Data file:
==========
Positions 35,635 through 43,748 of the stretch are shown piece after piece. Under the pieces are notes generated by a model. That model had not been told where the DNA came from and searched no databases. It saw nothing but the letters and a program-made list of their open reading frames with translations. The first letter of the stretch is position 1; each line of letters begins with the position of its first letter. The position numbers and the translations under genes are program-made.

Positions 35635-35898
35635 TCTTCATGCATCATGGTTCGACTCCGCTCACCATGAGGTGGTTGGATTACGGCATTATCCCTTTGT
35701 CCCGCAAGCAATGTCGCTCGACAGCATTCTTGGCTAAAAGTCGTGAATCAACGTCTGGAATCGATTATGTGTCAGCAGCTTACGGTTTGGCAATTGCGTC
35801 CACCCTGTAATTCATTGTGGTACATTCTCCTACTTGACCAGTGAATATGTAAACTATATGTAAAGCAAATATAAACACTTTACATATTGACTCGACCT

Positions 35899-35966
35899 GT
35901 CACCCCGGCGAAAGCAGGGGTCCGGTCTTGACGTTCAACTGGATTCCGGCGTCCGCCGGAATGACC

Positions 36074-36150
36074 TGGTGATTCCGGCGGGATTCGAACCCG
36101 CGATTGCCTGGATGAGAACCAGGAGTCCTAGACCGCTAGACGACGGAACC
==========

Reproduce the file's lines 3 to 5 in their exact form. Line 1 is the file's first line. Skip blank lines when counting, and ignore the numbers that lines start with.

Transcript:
35635 TCTTCATGCATCATGGTTCGACTCCGCTCACCATGAGGTGGTTGGATTACGGCATTATCCCTTTGT
35701 CCCGCAAGCAATGTCGCTCGACAGCATTCTTGGCTAAAAGTCGTGAATCAACGTCTGGAATCGATTATGTGTCAGCAGCTTACGGTTTGGCAATTGCGTC
35801 CACCCTGTAATTCATTGTGGTACATTCTCCTACTTGACCAGTGAATATGTAAACTATATGTAAAGCAAATATAAACACTTTACATATTGACTCGACCT